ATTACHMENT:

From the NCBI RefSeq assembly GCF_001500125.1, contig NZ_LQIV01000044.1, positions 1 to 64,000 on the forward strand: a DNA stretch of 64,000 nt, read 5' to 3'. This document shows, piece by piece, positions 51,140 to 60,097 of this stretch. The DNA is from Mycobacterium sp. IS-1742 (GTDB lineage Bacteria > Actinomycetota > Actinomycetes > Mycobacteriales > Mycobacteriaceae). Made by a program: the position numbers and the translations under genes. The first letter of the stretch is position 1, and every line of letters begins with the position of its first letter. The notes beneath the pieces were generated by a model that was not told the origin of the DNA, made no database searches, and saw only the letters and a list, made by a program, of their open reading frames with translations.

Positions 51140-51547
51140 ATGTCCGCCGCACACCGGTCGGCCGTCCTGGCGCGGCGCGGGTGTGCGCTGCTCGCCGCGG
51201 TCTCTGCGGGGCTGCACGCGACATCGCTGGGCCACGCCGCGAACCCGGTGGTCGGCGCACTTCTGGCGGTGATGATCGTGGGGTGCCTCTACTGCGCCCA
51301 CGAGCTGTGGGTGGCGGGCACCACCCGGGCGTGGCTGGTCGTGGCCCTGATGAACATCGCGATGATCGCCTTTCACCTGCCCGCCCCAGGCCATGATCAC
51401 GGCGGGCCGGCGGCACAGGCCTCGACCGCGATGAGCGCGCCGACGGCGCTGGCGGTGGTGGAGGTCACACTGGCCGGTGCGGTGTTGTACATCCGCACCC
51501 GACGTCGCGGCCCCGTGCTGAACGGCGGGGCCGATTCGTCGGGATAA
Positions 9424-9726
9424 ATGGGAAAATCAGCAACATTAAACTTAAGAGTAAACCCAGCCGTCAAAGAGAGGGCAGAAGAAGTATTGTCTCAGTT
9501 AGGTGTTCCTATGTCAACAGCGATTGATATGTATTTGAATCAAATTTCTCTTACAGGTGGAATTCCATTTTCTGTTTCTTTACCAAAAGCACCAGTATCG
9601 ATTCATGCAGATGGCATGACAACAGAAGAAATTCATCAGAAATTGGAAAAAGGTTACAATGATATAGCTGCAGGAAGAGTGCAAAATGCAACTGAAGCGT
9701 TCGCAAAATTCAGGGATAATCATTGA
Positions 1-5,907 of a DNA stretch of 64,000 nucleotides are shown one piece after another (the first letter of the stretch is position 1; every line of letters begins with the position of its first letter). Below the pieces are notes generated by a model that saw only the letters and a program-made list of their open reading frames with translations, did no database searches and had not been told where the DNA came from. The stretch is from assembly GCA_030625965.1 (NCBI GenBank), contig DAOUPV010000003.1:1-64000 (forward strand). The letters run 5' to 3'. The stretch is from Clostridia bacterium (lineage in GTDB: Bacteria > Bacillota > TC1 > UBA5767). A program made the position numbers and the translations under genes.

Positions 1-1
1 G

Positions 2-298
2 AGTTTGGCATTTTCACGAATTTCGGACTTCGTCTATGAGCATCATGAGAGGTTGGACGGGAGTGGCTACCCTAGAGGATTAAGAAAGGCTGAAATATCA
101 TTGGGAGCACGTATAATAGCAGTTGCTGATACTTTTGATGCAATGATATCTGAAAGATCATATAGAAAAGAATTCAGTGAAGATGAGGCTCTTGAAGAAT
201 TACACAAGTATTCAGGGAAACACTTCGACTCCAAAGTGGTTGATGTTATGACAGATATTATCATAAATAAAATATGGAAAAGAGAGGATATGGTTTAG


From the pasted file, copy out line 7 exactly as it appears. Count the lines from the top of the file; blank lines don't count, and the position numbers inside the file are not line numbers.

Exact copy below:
51501 GACGTCGCGGCCCCGTGCTGAACGGCGGGGCCGATTCGTCGGGATAA